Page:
My brand is obviously more of a millennial brand. So we already had a delivery app with loyalty points that allowed me to stay in front of our customers. We use push notifications with a text message or alert about our specials sent through the app. If you haven’t ordered from the app, you get 15 percent off. We have a loyalty rewards program—at 100 points, which is a handful of orders, you get a free small pizza or wings. But I don’t want to be that guy who’s sending 100 messages a week and pinging you all the time. It’s about marketing with a purpose. We send out a text or a push notification every two weeks. That’s something people will be interested in as opposed to being annoyed.
We also sent out our menus for delivery-carryout with the number right on front. The over-65s are old-school, so they pick up their phone and call your store. Some of them are not on social media or aware of these specials, so I still do the old-school advertising by mailing out our menus. We also put out signage in front of the store for curbside customers and used our app to let them know about that.
PMQ: Speaking of social media, you work with a company called BaggottsBOTS, which specializes in chatbots, artificial intelligence (AI) and “conversational commerce.” How has that worked out for you?
Stetson: I’m currently using BaggottsBOTS in four of my locations—Midtown Savannah; Fort Lauderdale and Davie, Florida; and Columbia, South Carolina. Additional locations are testing it now. Working with BaggottsBOTS, we were able to launch contests to engage people on social media and connect them with our brand. We started with movie quizzes, then moved to a Wheel of Fortune game, where you spin the wheel to get a free item. Then it was a dodgeball game—you hit the guy, you get a free item. This got people engaged so they’d stay on our page for more than that split second it takes to look at your meme or a picture of your pizza. The goal is to make that person a customer who is ordering from you. You can go halfway by getting them to your Facebook page or website, but what do I want at the end of the day? I want them to order. I want to know who they are—their name, their phone number and what they like to eat—and I want to do that in the most efficient way possible. BaggottsBOTS lets customers place an order that goes directly from Facebook into my POS system. People are looking for the most efficient way to get what they want, and that’s why we’ve seen, in the last several years, the growth of apps. People are glued to their phones, and this is a really fast, efficient way to place an order.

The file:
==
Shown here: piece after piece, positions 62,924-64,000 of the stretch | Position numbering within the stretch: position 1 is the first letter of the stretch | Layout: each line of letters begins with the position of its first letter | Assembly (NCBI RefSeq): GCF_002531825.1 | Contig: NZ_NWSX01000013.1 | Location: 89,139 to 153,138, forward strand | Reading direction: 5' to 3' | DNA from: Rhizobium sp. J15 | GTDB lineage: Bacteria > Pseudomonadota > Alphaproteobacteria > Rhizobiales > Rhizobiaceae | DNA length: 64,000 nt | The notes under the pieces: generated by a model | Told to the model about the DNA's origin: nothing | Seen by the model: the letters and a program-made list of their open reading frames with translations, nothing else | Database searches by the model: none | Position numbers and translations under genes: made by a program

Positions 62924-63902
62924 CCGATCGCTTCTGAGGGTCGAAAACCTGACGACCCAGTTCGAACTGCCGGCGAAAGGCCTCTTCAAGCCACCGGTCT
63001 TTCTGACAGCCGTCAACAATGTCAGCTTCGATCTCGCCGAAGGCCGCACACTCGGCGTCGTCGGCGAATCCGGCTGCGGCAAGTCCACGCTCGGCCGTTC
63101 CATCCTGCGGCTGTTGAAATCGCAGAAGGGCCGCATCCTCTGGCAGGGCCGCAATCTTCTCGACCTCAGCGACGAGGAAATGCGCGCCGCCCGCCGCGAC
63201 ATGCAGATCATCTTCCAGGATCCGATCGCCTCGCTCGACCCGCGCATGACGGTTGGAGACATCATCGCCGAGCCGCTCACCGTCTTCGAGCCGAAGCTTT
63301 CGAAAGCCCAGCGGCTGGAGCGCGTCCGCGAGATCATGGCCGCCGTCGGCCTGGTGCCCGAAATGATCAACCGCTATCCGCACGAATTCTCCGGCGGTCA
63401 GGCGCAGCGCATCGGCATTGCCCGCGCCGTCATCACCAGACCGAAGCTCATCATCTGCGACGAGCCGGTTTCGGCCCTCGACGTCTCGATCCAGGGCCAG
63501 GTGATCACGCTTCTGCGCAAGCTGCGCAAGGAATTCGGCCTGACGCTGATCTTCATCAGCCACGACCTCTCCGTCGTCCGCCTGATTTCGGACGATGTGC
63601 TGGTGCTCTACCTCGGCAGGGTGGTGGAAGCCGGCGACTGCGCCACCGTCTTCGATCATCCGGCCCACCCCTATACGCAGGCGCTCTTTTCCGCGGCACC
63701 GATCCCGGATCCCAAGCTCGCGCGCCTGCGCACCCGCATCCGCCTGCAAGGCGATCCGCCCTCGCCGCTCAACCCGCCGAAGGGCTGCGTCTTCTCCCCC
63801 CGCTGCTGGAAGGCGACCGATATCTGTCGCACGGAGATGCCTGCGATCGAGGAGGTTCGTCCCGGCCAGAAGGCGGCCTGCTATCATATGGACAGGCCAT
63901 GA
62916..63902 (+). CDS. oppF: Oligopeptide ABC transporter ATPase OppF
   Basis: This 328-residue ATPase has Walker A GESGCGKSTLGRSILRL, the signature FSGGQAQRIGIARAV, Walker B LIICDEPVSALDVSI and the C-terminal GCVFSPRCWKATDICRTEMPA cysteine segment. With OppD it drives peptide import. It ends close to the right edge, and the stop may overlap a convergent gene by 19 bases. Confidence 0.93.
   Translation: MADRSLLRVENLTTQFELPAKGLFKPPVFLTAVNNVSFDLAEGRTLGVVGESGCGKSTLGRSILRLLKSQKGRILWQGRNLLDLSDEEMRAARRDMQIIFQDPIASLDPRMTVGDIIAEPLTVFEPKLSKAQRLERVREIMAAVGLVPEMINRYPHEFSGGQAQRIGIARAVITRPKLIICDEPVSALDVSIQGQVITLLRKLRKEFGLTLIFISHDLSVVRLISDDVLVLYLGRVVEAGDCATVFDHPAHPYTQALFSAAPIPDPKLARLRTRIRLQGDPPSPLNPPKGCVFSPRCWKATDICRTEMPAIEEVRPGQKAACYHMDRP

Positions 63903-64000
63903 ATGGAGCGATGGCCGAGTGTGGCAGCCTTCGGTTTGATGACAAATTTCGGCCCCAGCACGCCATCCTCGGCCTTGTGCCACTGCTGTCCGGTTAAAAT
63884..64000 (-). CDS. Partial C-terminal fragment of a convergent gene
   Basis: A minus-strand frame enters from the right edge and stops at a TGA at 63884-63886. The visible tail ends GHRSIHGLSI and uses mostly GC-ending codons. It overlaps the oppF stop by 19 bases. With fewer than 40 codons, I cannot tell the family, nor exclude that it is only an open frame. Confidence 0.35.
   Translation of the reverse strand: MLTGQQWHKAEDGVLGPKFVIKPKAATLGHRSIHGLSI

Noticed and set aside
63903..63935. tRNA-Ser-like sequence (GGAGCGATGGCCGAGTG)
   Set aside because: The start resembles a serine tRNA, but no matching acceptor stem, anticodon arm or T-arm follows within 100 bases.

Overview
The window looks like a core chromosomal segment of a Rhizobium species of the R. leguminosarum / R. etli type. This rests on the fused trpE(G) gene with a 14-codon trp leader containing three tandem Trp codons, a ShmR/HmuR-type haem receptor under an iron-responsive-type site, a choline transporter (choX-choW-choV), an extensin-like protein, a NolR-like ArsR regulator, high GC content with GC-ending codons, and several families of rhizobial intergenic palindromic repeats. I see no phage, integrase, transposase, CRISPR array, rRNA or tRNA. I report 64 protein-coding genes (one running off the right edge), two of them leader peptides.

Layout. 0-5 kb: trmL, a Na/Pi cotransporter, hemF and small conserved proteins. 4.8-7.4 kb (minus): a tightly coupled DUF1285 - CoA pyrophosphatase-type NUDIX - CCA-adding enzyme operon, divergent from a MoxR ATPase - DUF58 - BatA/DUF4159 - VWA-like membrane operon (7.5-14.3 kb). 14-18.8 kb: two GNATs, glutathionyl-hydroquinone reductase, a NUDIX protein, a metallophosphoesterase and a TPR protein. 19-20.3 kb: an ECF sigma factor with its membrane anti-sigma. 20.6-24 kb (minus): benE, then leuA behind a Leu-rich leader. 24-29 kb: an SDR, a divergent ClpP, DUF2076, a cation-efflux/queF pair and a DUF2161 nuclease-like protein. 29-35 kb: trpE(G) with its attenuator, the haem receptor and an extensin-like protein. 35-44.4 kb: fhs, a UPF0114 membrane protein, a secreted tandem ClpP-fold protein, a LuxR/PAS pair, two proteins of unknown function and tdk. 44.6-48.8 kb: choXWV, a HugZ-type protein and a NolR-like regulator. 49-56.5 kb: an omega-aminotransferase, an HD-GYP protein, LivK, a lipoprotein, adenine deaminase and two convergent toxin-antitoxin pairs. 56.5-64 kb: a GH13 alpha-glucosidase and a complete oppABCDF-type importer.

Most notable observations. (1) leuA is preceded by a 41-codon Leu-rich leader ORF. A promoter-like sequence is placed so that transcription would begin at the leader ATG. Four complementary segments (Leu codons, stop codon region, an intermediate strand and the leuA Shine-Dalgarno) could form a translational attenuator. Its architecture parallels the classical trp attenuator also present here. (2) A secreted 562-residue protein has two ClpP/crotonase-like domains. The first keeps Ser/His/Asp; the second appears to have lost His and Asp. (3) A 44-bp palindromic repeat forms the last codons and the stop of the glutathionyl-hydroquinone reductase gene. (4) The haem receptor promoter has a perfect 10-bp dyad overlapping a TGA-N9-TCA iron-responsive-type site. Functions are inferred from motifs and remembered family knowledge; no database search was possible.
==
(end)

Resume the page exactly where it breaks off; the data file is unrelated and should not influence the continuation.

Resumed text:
The ROI with chatbots has been tremendous. It has allowed me to communicate directly with the customer. Instead of just posting an ad or a meme, I’m engaging with the customer with our specific brand content. And instead of just having that one transaction, I’m now able to follow up with that customer and give them a targeted special. For instance, I know John always selects wings during our contests. I will be sending John all of our wing specials during our promotions. The future of marketing is through AI, and this funnel is exactly that: analytics that will help convert the click into an order.
“Working with BaggottsBOTS, we were able to launch contests to engage people on social media. We started with movie quizzes, then moved to a Wheel of Fortune game, where you spin the wheel to get a free item.”
— John Stetson, Stoner’s Pizza Joint
PMQ: But you still use old-school marketing strategies, too. Why?
Stetson: There are still people who look at the menus that come in their mailboxes. I do 2,500 to 5,000 menu drops each week. And I go to all the hotels, high-rises and businesses around us with free pizzas. I introduce myself to the concierge and the front desk manager. If a driver is taking a delivery to the 10th floor of a high-rise, I ask them to bring some extra menus. Maybe that customer’s neighbor wants pizza, too.
I also carry around these free pizza cards in my pocket. If I’m in line at the grocery store and see someone buying a frozen pizza, I hand them a card and ask if they’ve heard of Stoner’s Pizza Joint. I use car toppers, too. If you see one of our car toppers on the road, you’re gonna look at it. It’s a vibrant red color that stands out on a busy street.
PMQ: So what’s the future look like for Stoner’s Pizza Joint?
Stetson: Stoner’s was fortunate to grow significantly in the past year. Since I took over as CEO, the brand has grown from 10 units in April 2020 to 19 units as of March 2021. In addition, the company signed a 10-unit franchisee deal for central Florida and Kentucky.
In terms of non-digital marketing, we are still trying to be creative. Since we do not have a national presence, our focus is working inside out. For each new location, we approach the community as a new resident and neighbor. Our first mission is getting to know all the local organizations and businesses. We believe the community needs to get to know you first before trusting you as their go-to pizza joint. Through this methodology, we’ve been fortunate enough to partner with several nonprofit organizations, schools and hospitals to provide food for those in need. If you can show your support to your new community before asking for their support, you have a much better chance at success.
Our goal for 2021 is to grow with our existing franchisees, attract new franchisees and continue to build additional sales channels through our marketing efforts.
Rick Hynum is PMQ’s editor in chief. PMQ publisher Steve Green and U.S. Pizza Team coordinator Brian Hernandez contributed to this story.